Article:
Lifesaving Livestock Diagnosis Training in Ethiopia

Serious socio-economic and public health consequences can result from transboundary animal diseases (TADs) which are highly transmissible and have the potential for rapid spread, irrespective of national borders, according to the Food & Agriculture Organization. In order to combat these diseases, early detection and reporting to authorities is vital. This is particularly true in East Africa where livestock have large grazing patterns. In effort to combat TAD, Veterinarians Without Borders USA (VWB USA) implements the USAID-funded Farmer-to-Farmer Syndromic Surveillance for Livestock Health (SSLH) program in Ethiopia and Uganda. The SSLH program goal is to increase producers and community animal health workers awareness of animal health and disease recognition through volunteer trainings, thereby enhancing the passive surveillance system for healthier livestock.

With the help of expert volunteers, the SSLH Program in Ethiopia, run by Dr. Fisseha Tadesse, has completed 25 training sessions leading to 1089 trained beneficiaries in Ethiopia. These training contribute to SSLH’s ultimate impact of reducing the spread of livestock disease at the national level. This is achieved through enhancing farmer’s knowledge on the disease symptoms to increase disease reporting to the local veterinary offices. While most of the farmers are aware of the prevalence of the diseases before the training, most did not know how the diseases spread, how to prevent them, nor who to contact when they identify a transboundary disease.

In June, VWB USA sent three expert U.S. volunteers to rural Ethiopia to complete two-day trainings with local livestock farmers. These volunteers were Antwan Cuffie and Yaritbel Torres-Mendoza, two veterinary students at the University of Georgia, and Dr. Robert “Vic” Adamson, a veterinarian and retiree of the US Army Reserves and USDA Animal and Plant Health Inspection Service (APHIS).

The VWB volunteers worked closely with Dr. Tadesse and Dr. Wubet Sinshaw, District Veterinary Officer of Bahir Dar. Volunteers trained participants from local animal health workers, paraveterinarians, slaughterhouse/slab workers, and livestock sales personnel. An empowered farmer with the skills to diagnose their livestock contributes to early diagnosis and rapid treatment. This, in turn, protects other animals that come in contact with those that are infected and helps local authorities have accurate data on the scope of these diseases in their district. This potentially life-saving information extends far beyond the original farmers taught, as part of the program is a “training of trainers” model, in which those trained then share the knowledge gained through the training with their local communities.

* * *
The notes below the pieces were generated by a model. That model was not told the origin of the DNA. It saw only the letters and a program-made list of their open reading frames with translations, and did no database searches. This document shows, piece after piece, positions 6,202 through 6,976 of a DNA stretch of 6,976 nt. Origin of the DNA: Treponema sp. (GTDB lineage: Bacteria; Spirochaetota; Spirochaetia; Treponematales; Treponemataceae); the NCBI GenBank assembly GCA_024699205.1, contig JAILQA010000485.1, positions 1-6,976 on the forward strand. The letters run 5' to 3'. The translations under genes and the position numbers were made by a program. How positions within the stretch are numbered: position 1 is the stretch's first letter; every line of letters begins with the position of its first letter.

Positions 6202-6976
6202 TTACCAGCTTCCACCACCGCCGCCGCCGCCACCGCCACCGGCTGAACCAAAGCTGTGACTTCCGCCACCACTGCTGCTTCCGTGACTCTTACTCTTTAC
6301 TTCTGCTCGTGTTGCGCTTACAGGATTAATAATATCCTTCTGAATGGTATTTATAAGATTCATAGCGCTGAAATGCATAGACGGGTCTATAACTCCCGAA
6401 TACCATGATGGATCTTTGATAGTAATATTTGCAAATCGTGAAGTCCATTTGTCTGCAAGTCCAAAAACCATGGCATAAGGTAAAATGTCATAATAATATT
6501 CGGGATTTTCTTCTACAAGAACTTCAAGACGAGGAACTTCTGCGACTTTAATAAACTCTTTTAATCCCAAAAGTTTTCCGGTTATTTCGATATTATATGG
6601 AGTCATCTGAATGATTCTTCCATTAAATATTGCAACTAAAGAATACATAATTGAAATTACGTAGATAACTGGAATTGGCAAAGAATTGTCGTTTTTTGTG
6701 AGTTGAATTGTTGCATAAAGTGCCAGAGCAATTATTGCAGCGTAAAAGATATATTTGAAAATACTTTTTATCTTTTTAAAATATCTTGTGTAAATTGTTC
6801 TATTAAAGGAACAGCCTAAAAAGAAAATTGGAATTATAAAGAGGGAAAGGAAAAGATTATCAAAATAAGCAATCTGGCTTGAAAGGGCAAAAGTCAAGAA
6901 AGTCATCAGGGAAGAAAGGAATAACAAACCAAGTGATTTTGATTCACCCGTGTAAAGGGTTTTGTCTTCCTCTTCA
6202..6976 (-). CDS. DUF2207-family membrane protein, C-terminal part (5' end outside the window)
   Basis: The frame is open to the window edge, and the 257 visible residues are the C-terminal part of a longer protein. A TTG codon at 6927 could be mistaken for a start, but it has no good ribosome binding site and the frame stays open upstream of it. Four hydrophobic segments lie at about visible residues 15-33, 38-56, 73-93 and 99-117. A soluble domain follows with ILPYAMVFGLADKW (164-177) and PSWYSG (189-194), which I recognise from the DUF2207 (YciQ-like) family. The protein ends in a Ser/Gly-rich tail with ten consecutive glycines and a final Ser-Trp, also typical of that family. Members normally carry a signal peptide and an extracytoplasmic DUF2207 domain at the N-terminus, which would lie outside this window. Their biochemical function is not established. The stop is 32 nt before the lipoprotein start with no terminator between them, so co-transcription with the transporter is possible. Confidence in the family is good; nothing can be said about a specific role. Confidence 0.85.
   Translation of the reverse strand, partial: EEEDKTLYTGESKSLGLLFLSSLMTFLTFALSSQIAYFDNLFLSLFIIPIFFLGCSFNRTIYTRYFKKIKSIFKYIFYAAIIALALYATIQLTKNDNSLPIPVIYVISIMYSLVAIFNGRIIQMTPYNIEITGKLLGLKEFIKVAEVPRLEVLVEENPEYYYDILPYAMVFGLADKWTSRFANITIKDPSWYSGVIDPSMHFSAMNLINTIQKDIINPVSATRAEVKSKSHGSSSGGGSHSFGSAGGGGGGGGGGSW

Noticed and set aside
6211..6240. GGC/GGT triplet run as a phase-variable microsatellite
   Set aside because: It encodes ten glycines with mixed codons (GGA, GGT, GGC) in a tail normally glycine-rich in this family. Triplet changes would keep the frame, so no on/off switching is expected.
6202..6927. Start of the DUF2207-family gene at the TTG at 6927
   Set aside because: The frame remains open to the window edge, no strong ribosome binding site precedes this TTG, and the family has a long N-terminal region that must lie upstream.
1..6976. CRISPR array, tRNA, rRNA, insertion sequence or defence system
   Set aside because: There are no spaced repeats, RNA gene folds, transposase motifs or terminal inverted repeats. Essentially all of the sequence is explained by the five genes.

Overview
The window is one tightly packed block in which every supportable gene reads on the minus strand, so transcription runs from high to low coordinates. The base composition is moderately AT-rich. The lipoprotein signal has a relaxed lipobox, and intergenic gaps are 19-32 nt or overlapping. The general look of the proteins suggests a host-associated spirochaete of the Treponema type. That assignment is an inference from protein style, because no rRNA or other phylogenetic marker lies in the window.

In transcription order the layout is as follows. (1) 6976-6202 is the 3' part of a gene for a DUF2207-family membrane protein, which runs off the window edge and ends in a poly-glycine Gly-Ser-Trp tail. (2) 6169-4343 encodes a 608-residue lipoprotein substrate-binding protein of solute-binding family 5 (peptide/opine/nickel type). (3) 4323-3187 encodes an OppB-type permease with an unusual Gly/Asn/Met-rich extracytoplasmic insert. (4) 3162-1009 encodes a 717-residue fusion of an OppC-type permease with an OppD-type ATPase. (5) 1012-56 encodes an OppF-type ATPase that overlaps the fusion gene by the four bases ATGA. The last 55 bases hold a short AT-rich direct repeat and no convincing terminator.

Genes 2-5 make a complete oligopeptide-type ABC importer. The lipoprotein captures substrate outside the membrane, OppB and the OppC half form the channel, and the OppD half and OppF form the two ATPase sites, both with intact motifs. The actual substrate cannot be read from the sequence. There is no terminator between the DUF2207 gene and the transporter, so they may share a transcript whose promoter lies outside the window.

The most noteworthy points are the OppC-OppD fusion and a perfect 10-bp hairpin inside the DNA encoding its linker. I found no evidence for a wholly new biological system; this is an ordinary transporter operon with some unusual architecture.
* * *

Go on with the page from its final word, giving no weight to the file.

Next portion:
Dr. Adamson stated before the training, virtually all farmers had been negatively affected by many diseases. In addition, the participants were confused or misinformed about the diseases, specifically with regard to transmission and mortality of the diseases. “We wanted to fill the gaps in their knowledge,” said Yaritbel Torres-Mendoza, a student VWB volunteer. “Our main goal was to teach them about transboundary diseases, the national animal surveillance triangle, and emphasize the importance on reporting and why these diseases have such an impact in their economy.”

Antwan Cuffie, a volunteer veterinary students, reported that the team saw the biggest impact from biosecurity, surveillance and rabies discussions because these discussions involved topics that were the most foreign to the farmers.

“This training empowers the farmers and strengthens the relationship between them and the animal health professionals,” Torres-Mendoza added. “We are showing the farmers that they play a vital role in the control and eradication of these diseases that affect their country.”

VWB’s Farmer-to-Farmer SSLH Program is part of the USAID-funded John Ogonowski and Doug Bereuter Farmer-to-Farmer (F2F) Program implemented through Volunteers for Economic Growth Alliance (VEGA) Special Program Support Project (SPSP). F2F supports innovative approaches to using U.S. volunteers in international development initiatives. The SPSP funds and supports F2F projects that draw from non-traditional sources of volunteers and develops the capacity of non-traditional volunteer organizations. VEGA F2F special projects will be implemented by voluntary technical assistance organizations as sub-awards.

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